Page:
Long before there was Britney Spears there was Deborah Gibson. This week OutFront Colorado published the story we did together. Ms. Gibson had so much personality and beautiful thoughts to share that I wanted to give you the opportunity to read what she had to say in its entirety.
Dustin Fitzharris: Deborah, we are all very excited about your performance at Denver Pride.
Deborah Gibson: Me too! I’m doing some new stuff I’ve never done at Pride performances before. I’m bringing a couple of hot men with me.
DF: You’re in LA now, right?
DG: Yes. I’m driving, and I forgot my earpiece. So, if I suddenly say, “Oh my, hold on,” it’s because I see a cop, and I can’t be on my cell. This is the most rebellious thing I’ve ever done!
DF: You have been doing Pride concerts for many years now. What is it about you that you think gay audiences gravitate toward?
DG: I’ve always tried to figure that out. I think as an audience it seems like the gay community is very discriminating and they want a quality show. But on the other hand, they just want to have fun. It’s a perfect blend, and it’s what my shows are all about.
DF: When did you start realizing that you had a gay following?
DG: I started playing gay clubs when I was 16. The gay community has always been a part of my life, and they have always been loyal. I used to play three clubs a night, four nights a week while going to high school to get my first record off the ground because at the time we didn’t have the Internet. I would do a teen club, a straight club and a gay club, and I always couldn’t wait to get to the gay club.
DF: Have you ever been—
DG: Hold on! Wait … a cop. I hope he didn’t see me. Good, he’s not even in the car. Okay.
DF: Have you ever been to Denver?
DG: Yes. I did the national tour of “Cinderella” with Eartha Kitt in 2001. I have fond memories of the city.
DF: What was it like working with Eartha?
DG: She was so cool, but she definitely had her diva qualities. She tried to train me to act more like a diva. She’d say, with her great voice, “Darling, you don’t have to stand out in the cold and sign every autograph. You can just give them a wave and a smile.” I was like, “You can, you’re Eartha Kitt. If I did that people would just think I was being incredibly rude.” I feel grateful that I have an audience waiting outside the stage door for me, and I will stay and sign every last autograph.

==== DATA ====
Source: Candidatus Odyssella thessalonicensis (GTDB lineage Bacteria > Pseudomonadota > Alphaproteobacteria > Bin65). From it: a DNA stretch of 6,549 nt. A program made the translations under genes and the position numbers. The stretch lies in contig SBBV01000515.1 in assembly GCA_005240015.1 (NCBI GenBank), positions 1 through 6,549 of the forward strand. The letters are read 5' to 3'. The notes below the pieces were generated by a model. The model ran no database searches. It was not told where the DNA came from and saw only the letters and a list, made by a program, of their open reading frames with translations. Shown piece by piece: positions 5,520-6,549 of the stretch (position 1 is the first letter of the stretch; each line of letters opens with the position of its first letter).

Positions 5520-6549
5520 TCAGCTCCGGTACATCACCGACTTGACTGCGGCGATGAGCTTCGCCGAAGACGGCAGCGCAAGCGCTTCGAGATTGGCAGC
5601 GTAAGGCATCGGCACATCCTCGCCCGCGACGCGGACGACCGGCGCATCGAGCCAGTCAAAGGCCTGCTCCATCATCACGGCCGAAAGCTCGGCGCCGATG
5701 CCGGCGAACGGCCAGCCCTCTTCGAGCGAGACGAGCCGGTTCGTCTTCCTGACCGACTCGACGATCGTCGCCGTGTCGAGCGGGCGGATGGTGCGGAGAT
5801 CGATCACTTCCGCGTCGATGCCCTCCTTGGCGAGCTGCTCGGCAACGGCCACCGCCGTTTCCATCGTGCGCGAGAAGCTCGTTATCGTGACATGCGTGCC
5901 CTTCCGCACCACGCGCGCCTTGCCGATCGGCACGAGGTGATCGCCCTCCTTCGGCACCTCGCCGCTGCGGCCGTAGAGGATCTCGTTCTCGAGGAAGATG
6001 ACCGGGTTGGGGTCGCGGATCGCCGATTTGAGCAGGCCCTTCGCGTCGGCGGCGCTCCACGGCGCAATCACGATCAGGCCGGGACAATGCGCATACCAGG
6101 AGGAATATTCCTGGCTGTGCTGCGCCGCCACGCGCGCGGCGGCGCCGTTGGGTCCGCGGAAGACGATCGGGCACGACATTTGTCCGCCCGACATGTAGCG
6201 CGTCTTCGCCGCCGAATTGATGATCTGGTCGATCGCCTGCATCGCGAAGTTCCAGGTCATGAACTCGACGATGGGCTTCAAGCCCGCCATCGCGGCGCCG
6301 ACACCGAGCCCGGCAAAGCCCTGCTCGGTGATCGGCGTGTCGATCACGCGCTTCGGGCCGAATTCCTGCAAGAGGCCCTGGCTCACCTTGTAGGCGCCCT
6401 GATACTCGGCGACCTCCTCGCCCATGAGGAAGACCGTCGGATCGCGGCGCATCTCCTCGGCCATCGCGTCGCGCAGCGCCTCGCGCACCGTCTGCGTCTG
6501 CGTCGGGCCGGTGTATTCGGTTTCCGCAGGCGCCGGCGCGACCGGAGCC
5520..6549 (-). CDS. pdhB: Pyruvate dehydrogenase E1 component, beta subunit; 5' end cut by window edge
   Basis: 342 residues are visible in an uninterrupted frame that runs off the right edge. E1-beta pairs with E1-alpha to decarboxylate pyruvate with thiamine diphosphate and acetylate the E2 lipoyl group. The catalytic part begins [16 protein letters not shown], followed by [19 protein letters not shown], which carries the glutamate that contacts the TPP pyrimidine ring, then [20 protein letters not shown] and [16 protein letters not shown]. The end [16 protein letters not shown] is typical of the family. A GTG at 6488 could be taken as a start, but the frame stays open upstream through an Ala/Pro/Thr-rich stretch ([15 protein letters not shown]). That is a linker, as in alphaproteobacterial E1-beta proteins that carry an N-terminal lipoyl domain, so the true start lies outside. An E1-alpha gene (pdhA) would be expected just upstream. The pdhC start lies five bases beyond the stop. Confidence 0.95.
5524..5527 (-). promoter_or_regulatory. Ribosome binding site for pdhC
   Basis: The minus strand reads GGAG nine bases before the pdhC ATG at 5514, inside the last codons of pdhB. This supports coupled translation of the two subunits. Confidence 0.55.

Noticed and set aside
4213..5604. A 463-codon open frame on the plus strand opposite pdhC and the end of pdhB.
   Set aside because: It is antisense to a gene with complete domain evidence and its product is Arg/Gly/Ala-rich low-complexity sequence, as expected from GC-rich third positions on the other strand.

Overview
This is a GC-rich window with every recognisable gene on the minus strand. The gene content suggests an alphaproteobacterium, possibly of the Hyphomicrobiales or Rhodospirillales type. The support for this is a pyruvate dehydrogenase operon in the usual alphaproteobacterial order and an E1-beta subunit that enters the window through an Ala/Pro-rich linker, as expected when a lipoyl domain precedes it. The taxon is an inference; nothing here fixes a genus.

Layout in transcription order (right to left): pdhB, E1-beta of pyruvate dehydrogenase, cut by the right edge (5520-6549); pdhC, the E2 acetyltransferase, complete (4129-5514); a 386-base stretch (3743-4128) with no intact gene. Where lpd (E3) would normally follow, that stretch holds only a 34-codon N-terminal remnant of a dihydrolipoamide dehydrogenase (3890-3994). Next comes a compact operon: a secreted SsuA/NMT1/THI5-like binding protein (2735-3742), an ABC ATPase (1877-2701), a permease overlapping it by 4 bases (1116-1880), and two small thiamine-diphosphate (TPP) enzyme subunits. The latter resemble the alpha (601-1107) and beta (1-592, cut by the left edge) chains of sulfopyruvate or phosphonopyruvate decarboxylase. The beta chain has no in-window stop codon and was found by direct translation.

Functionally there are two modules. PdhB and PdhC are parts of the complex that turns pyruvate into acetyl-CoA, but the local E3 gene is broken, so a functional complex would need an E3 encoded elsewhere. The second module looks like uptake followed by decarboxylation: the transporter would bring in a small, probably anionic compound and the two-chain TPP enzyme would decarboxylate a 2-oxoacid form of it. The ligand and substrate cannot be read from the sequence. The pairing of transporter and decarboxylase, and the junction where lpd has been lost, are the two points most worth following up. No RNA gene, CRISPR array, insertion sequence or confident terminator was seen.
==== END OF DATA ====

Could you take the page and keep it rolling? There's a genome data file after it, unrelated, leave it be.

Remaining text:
DF: And speaking of learning to be a diva, do get upset when people call you Debbie instead of Deborah?
DG: That’s so funny! I don’t know what planet I was living on thinking that the name change thing wouldn’t be a big deal and no one would notice. I wasn’t trying to be sophisticated; I just always preferred Deborah. Growing up everyone called me Deborah. If someone called the house looking for Debbie, we knew it was a fan and not a friend or family member. On my next pop album I may just go back to Debbie because that’s what people like.
DF: At PrideFest will you perform your old songs?
DG: Absolutely! I’m always amazed when people disown their past and don’t do the songs that put them on the map. I jokingly say I’ll be performing “Electric Youth” till I’m 83 with a walking stick. If I wrote the songs “Lost in Your Eyes, “Foolish Beat” and “Only in My Dreams” yesterday and was just debuting them, I would feel just as great about them. They have stood the test of time.
DF: I know you’re a fan of “American Idol.” If the show was around when you were starting off, do you think you would’ve won?
DG: That’s a good question. I’m not sure. Simon would probably say I belong on a cruise ship because I am a theater girl.
DF: What’s next for you?
DG: I have no strategy. It’s like when I was starting out. I’m letting the music lead the way. I’m writing and recording, and I hope there is label interest. It’s my job to make the best music I can, and then it’s up to the label to decide if they are going to launch the big comeback.
Gibson will perform on the Main Stage on Sun., June 28 at 3:00 p.m. For the latest information on Deborah Gibson, visit www.debbiegibsonofficial.com
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